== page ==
‘Incision’ means cutting out part of, ‘excision’ means cutting out the whole of an abnormal area. This can be done with scalpels etc in the form of a mini-operation or with special forceps and other instruments designed to neatly nip off a tiny sample. Such instruments are available for taking specimens from internal lesions through endoscopy tubes. Because of this, endoscopy is a very useful type of test—we can see the abnormality and get a specimen from it in the one procedure. In many cases, these specimens are from spots which, in the past, could only have been biopsied at a full scale operation. Endoscopy can be uncomfortable, Wit it’s certainly much safer, simpler, more convenient and less painful than an operation!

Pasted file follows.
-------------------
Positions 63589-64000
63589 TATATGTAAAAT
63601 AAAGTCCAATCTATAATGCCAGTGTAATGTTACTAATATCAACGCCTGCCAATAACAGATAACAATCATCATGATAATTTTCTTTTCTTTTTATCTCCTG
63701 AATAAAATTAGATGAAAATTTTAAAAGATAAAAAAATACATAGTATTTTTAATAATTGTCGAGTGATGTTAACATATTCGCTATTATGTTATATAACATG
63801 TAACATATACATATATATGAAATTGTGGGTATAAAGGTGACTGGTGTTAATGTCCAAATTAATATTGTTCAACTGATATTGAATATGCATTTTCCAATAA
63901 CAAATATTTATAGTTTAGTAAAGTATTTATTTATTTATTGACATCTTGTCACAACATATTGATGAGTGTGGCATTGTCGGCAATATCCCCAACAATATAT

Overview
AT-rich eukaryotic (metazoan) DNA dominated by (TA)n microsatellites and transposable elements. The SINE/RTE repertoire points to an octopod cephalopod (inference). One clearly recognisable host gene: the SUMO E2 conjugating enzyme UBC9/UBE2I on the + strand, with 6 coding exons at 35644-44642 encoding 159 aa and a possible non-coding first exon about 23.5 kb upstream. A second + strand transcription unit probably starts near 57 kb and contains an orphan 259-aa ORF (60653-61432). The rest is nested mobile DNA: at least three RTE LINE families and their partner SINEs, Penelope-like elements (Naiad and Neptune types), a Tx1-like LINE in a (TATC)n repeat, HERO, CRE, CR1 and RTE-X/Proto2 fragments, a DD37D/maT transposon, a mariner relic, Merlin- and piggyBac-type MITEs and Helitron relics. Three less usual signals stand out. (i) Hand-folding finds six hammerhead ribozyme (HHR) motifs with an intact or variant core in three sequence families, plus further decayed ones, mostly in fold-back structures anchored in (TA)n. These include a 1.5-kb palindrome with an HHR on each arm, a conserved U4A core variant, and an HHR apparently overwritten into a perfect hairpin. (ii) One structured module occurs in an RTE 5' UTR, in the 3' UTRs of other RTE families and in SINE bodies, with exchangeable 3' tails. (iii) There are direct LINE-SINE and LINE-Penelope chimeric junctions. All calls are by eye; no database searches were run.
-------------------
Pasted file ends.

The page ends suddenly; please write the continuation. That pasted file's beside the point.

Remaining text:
As I explained in the previous section, if lesions can’t be reached through the skin or by endoscopy, an operation may be necessary to get a specimen. As with every type of specimen that consists of only a small fragment of the abnormal area, incision biopsies are only helpful if they are positive, that is, give a definite diagnosis. A negative biopsy can only rule out cancer when the whole lesion is removed and examined under the microscope. An excision biopsy may be recommended whenever a conclusive diagnosis cannot be made using the other methods I have described. In the case of enlarged lymph nodes, it is usually best to remove one completely anyway. This is because lymph node conditions can be diagnosed much more accurately and reliably when the pathologist can see the pattern of the whole node and not just a few cells from one part of it.